More than 1,600 migrants were rescued by the Italian navy and coast guard this weekend, authorities said Sunday, as the annual arrivals toll crept towards a record high.
Seven boats, many of them carrying children, were intercepted in a 24-hour period between Saturday and Sunday, bringing the total number of migrants arriving on Italian shores this year to above 60,000.
The number is expected to soar past the record 63,000 set in 2011 during the Arab Spring uprisings.
Some experts even believe the number could reach 100,000, with warm weather encouraging migrants from north Africa, and particularly from Libya, to make the crossing.
Italy has long borne the brunt of migrants making the perilous crossing from North Africa to Europe, but EU border agency Frontex says there has been a significant rise in numbers in recent months.
The last few weeks have seen a series of tragedies with ten people drowning and 39 having to be rescued after the boat they were travelling in sank off the Libyan coast earlier in June.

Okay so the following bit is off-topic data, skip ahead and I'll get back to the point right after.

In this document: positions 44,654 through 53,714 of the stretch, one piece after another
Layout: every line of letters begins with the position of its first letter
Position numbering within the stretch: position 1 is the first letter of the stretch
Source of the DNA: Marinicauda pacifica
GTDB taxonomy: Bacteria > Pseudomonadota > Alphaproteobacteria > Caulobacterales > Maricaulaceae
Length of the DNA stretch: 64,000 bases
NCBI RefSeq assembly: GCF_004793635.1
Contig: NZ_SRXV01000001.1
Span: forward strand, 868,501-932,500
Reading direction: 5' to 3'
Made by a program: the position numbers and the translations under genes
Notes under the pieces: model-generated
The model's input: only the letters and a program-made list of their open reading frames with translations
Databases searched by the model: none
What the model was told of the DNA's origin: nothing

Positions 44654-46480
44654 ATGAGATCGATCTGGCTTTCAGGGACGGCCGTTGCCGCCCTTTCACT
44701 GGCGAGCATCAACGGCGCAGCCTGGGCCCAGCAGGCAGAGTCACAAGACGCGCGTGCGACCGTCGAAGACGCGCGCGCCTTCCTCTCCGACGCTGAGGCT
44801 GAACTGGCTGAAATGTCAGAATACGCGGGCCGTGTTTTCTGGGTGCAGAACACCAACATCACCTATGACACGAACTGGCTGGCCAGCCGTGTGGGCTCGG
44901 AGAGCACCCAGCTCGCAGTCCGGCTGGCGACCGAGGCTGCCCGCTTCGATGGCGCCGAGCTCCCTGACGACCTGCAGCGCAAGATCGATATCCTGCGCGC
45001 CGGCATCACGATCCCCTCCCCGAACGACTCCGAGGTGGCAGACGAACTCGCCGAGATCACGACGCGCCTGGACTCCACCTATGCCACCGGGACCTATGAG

A few days before that, three migrants travelling in an inflatable dinghy drowned off the Italian coast, while four migrants from the Central African Republic died after falling from a rope ladder between boats.
After two boating tragedies last year killed more than 400 people, Rome launched a special operation, "Mare Nostrum" in which its navy sweeps the seas for people in trouble.
But Italian interior minister Angelino Alfano has called for the operation to become a European initiative amid reports that there were thousands of migrants in Libya waiting to make the trip in the next few weeks.
The charity Save the Children said last week that over 9,000 of those who have made the journey so far this year are children, some of them younger than five years old. It warned that as many as a third of the children had travelled alone.